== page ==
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September 28, 2022
3 Min Read
Stock image of an EV battery.Image courtesy of DuPont / Shutterstock
Gabe Knee and Yun ‘Katie’ Ling, DuPont Mobility & Materials
From the beginnings of the automotive industry, automakers and their suppliers have continually faced a host of challenges, and this decade is no different. There’s an urgent need to address multiple issues: increased consumer demand for EVs, CO2 emission reductions, and continued urbanization.
We are seeing consumers and policymakers call for more sustainable cars that do not compromise performance or safety. As for demand? This year, an Ernst and Young survey of developed nations indicated that 41% of those intending to buy a new vehicle in the year ahead would choose a BEV (battery electric vehicle), HEV (hybrid electric vehicle), or PHEV (plug-in hybrid electric vehicle).
Automotive engineers and material suppliers are continuously developing EVs, taking them from concept to reality. There are some hard truths involved in engineering mobility for the future. Cars must be reliable, lower weight, and have flawless operation while still managing to dazzle buyers with style and form. And that’s just the start.
Below is a quick review of the challenges EV battery development presents from market and consumer perspectives.
Electric vehicles face several common challenges from a market perspective. Many of these revolve around batteries, including:
Cost: Batteries are the highest cost component in any type of EV – hybrid (HEV), battery (BEV), or plug-in hybrid (PHEV). This fact is the main reason EVs are still not price comparable to ICEs (internal combustion engines).
Power and charging: Inherent performance factors such as energy density, capacity, runtime, and others ultimately determine how far any electrically powered vehicle can travel on a single charge. Consumers have exhibited so-called “range anxiety” given the small number of charging stations available outside the home.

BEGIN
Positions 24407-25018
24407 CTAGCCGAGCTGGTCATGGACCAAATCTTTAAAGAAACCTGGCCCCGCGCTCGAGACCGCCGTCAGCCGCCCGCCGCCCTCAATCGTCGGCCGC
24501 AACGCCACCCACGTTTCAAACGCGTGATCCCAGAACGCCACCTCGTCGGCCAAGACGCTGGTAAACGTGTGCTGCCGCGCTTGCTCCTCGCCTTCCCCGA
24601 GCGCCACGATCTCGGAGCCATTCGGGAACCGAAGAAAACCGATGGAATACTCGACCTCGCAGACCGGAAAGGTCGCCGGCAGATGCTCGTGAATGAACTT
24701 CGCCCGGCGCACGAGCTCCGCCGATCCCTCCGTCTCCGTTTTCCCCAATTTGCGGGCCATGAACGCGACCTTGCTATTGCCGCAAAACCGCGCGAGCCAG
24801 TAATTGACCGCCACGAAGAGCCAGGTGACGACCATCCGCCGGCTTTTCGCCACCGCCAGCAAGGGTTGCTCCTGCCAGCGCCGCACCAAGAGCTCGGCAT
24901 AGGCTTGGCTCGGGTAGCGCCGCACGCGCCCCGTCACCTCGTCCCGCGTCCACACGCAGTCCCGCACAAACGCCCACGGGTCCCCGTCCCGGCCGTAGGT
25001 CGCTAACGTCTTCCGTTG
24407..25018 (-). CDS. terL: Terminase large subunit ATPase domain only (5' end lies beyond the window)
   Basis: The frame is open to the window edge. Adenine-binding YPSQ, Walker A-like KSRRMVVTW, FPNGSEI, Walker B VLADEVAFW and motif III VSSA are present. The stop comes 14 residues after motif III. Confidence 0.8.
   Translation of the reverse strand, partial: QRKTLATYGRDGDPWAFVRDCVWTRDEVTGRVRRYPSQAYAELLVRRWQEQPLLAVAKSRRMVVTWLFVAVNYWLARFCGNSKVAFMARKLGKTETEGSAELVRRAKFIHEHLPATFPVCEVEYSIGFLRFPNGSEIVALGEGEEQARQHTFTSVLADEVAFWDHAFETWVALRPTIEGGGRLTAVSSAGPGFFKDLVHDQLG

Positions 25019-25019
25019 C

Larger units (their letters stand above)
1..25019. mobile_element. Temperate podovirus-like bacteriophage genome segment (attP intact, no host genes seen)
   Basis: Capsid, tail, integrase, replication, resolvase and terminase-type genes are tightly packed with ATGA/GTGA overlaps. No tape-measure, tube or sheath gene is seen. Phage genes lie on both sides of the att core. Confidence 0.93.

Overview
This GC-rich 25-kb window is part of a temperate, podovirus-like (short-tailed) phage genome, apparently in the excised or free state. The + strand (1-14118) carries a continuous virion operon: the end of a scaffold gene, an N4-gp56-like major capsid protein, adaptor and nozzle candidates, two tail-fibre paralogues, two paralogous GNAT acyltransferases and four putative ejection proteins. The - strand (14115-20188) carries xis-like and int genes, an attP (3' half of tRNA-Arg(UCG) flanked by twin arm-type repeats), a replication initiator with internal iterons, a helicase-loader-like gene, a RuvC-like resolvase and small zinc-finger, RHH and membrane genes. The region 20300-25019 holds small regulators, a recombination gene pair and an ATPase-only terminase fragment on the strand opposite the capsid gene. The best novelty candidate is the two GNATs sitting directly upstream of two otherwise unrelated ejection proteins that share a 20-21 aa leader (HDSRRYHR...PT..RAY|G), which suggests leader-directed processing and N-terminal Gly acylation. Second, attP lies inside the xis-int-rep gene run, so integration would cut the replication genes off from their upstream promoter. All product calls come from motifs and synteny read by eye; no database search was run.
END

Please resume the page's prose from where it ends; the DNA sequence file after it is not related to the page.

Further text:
Safety: Li-ion batteries have the highest energy density and thus, the longest range. But they are temperature sensitive and prone to thermal runaway if overcharged or cooled insufficiently, so managing temperature is crucial.
Ability to withstand environmental conditions: Battery lifetime and range are affected by weather conditions such as rain, snow, road salt, heat, and road debris. Vehicle design and battery management systems play their parts in warding off these effects.
So how can you address these and other issues that arise during battery development? Below are a few ways to approach problem-solving at the component level by employing a materials mindset.
Connectors (high-voltage, low-voltage, fluid) need varying performance capabilities, a few of which are high CTI; color and dimensional stability; resistance to flame, heat, hydrolysis, and electrolytic corrosion; and for fluid connectors, glycol resistance. Best options for these components include specialized formulations of PBT (polybutylene terephthalate), PA66 (polyamide 66), and PPA (polyphthalamide).
Thermal management systems contain cooling lines, cooling plates, insulated bus bars, cell holders, module end plates, and more depending on the battery cell type and cooling method. Components in these areas must provide many or all of the same properties as connectors with the addition of thermal conductivity and structural strength.
Beyond the materials appropriate for connectors, thermal management component options also include AEM (ethlylene acrylic elastomer), a specialty thermoplastic elastomer commonly used in hoses and sealing, built to withstand harsh environments, corrosive fluids, and extreme temperatures.
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